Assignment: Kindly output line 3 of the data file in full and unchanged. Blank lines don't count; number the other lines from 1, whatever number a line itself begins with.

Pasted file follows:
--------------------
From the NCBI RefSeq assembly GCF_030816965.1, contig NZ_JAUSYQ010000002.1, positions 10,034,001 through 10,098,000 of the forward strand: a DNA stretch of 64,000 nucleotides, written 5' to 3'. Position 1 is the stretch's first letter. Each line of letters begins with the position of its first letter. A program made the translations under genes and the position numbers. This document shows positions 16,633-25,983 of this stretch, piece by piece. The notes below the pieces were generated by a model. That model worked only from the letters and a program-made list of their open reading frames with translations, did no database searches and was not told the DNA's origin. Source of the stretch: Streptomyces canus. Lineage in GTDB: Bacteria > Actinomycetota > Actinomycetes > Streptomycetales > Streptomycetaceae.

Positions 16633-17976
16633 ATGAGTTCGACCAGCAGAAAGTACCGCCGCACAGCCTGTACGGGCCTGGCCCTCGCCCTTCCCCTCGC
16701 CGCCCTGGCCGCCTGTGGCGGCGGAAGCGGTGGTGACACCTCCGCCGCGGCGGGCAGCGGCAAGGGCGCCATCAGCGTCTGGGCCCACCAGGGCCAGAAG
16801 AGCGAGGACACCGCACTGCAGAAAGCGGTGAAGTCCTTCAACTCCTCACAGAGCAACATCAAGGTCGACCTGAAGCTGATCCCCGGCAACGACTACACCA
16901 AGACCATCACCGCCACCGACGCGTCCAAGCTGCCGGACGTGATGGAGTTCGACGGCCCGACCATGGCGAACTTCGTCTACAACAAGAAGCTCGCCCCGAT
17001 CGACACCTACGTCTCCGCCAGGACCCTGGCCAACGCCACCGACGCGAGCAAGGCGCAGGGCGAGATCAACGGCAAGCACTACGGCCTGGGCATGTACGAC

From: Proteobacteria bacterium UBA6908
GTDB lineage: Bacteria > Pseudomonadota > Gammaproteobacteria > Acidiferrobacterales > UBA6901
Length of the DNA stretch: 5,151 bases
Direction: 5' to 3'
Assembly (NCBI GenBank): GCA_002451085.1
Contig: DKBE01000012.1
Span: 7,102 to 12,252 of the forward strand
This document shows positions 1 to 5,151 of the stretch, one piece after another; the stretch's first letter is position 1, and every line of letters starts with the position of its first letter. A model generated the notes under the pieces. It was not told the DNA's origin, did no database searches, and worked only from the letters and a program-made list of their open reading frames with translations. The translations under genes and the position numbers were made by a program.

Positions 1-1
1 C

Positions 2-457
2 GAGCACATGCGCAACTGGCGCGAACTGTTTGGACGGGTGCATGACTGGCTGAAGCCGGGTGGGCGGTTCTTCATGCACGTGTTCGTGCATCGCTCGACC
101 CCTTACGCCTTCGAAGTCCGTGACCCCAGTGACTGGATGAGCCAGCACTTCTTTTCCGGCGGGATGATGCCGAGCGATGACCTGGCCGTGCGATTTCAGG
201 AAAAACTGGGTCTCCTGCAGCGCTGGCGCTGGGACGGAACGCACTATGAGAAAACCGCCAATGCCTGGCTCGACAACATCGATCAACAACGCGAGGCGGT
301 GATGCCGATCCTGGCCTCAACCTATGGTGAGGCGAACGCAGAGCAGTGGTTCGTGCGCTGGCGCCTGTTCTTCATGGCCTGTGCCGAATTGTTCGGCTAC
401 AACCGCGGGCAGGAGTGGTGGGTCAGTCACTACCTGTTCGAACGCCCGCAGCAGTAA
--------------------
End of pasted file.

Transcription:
16633 ATGAGTTCGACCAGCAGAAAGTACCGCCGCACAGCCTGTACGGGCCTGGCCCTCGCCCTTCCCCTCGC